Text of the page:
Problems with the third season of Summit County’s e-bike program resulted in representatives for Bewegen, the contracted operator, appearing before the County Council on Wednesday.
The Canadian firm assured the Council they are responding to the complaints and will create a better customer experience next year.
County Council Chairman Roger Armstrong said he was concerned that they didn’t have the number of serviceable bikes they expected this summer, and repair and maintenance of the vehicles hadn’t been done to get them ready for the season.
“Generally, I didn’t hear problems with people gaining access to bicycles. But what we ultimately heard is that a vast majority of the bikes just weren’t in service. And we were getting complaints from people looking for bikes at the Transit Center in downtown Park City.”
Armstrong tempered his criticism, noting that the Bewegen team visiting them was new on the scene, led by CEO Mario Carrier , who said he’s been in that position for a couple of weeks.
Armstrong recalled that after a troublesome first year with the e-bikes, they admonished the then-president of the company at a meeting. He said the second season went well. But not this year.
“And then, this year there was supposed to be a much larger expansion. And that didn’t happen. And none of you were there, so I can’t even beat you up, much as I’d like to. I will tell you that I am concerned that we did not hear about the fall-off of availability, the failure to do the complete roll-out that we expected, until the very end of the season. I’ll take a chance on speaking for my fellow Council people. We can’t be there. We can’t be surprised if something is failing, something is not working, we need to know about it early, so we can figure out how to get it fixed.”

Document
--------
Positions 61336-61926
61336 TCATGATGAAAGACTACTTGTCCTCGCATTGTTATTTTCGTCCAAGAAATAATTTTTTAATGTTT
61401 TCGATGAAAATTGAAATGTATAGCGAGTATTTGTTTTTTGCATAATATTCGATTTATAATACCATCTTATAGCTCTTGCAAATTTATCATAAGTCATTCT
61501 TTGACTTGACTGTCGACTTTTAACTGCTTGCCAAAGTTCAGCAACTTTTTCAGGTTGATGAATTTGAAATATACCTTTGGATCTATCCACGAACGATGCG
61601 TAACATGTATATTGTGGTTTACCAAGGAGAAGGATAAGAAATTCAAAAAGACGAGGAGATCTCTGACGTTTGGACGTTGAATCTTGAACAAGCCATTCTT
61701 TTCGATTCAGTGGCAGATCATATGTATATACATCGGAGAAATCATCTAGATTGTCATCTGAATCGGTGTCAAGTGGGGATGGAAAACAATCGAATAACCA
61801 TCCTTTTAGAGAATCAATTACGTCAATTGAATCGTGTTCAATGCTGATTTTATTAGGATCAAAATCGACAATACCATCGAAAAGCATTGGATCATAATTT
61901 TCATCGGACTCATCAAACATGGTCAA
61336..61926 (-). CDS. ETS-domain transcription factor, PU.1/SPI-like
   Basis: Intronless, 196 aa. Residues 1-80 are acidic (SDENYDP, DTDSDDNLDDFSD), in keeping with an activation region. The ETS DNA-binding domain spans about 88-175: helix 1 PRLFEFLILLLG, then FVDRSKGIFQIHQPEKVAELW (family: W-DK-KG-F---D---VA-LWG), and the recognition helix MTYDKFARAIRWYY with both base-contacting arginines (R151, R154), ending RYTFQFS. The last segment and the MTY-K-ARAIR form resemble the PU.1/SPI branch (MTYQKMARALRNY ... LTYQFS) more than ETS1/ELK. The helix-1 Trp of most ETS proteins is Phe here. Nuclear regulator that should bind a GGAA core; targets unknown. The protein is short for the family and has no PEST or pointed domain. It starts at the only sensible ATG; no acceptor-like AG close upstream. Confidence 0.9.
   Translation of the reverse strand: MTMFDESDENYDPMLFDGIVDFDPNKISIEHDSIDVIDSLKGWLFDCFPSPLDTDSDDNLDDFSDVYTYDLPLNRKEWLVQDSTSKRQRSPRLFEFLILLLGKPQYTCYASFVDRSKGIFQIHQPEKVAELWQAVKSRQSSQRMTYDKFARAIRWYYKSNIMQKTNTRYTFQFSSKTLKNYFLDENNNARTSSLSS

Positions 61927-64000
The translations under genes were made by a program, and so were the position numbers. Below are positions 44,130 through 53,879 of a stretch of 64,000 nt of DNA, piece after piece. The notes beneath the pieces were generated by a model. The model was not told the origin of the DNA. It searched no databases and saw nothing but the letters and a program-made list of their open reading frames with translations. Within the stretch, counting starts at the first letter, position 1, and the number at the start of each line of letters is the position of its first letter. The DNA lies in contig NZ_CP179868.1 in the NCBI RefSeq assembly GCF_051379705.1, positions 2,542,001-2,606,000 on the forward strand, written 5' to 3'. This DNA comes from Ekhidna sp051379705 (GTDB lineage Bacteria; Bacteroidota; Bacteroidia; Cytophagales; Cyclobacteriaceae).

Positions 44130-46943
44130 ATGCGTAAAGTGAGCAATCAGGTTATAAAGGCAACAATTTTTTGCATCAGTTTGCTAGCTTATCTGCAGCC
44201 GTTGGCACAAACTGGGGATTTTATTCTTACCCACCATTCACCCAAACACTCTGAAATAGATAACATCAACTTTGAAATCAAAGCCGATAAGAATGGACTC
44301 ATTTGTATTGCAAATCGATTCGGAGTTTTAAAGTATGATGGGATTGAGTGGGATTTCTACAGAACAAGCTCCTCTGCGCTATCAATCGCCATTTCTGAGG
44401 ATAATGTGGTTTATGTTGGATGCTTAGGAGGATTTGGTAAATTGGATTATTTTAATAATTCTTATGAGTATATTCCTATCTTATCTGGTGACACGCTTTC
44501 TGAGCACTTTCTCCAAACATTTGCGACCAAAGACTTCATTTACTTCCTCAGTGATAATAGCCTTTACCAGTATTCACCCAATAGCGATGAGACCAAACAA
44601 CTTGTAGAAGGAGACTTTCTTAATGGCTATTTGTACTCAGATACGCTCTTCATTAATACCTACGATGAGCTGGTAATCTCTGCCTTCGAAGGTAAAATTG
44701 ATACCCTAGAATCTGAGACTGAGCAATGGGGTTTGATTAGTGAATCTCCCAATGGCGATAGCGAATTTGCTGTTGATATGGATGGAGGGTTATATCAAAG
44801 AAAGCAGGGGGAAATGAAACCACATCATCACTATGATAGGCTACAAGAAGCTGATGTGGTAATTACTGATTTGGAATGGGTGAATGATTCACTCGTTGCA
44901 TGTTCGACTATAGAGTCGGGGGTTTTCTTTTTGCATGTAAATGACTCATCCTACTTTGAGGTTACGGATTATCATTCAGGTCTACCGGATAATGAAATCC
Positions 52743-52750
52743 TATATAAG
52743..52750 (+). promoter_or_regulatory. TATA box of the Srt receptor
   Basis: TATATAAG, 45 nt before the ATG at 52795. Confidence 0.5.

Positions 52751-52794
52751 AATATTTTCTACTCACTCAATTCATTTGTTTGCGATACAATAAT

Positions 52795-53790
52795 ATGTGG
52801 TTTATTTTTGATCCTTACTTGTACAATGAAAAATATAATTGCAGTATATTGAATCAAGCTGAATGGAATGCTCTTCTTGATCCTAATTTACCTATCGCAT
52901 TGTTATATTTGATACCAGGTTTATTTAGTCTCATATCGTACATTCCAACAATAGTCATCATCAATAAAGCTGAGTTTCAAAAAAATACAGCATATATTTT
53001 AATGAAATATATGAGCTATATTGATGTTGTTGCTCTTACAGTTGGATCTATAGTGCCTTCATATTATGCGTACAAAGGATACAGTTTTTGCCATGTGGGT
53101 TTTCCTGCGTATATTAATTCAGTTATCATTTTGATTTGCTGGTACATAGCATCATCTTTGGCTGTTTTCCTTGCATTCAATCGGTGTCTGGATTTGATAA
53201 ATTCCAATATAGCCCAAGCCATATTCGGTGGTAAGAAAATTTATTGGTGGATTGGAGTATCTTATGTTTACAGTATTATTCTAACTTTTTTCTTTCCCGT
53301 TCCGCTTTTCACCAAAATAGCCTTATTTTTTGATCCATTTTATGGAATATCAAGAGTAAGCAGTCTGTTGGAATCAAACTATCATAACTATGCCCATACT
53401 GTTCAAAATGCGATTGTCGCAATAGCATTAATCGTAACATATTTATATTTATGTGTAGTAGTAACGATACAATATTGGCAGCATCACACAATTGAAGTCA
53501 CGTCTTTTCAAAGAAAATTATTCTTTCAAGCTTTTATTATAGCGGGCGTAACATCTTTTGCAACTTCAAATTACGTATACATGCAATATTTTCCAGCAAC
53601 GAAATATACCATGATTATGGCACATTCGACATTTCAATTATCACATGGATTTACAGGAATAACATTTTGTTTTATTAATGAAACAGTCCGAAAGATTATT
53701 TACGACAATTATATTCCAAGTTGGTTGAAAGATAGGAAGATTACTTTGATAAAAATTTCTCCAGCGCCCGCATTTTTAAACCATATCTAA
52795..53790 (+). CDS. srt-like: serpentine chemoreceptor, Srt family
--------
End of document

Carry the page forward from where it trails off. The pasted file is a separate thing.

He said that the e-bike program, as it operated this year, isn’t a model they can hold up to other communities. Armstrong said there have to be regular meetings with the county’s Regional Transportation Manager, Caroline Rodriguez, to keep her up to speed.
Bewegen’s program manager, Marie-Helen Houle, responded that they’ve heard the county.
“Y’know, we’ll have monthly meeting, or bi-weekly or weekly if needed. But I mean we’re gonna have meetings, give her all the numbers, work with Claire on everything to make sure all the bikes are ready. Just so you know, we already did a first diagnosis of a lot of bikes that were not working. And the parts have already arrived for those. We even did an order of parts that we are thinking we’ll need to change on the bikes that are on the road just to make sure that they are 100 percent working next season. And that supposed to arrive, end of October.”
Afterward, she told KPCW that she’s working with project manager Claire Binder and will do everything they can to make next season amazing.
“We hired new people in order to help fixing all the bikes that needed to be fixed, and that we didn’t have chance to do this season, which created the issue that you were mentioning. So all of this, we want this behind us, and making sure that next season, we start with 100 percent fully efficient system.”
She said they are also making improvements to the IT support for the bikes.
“We changed, redesigned the mobile app. And we’re doing that for the website also, in order to get user experience better. We’re adding new features in order for the operation side to have better knowledge and then provide better service on the road.”
Marie-Helene Houle, program manager for the Summit Bike Share program.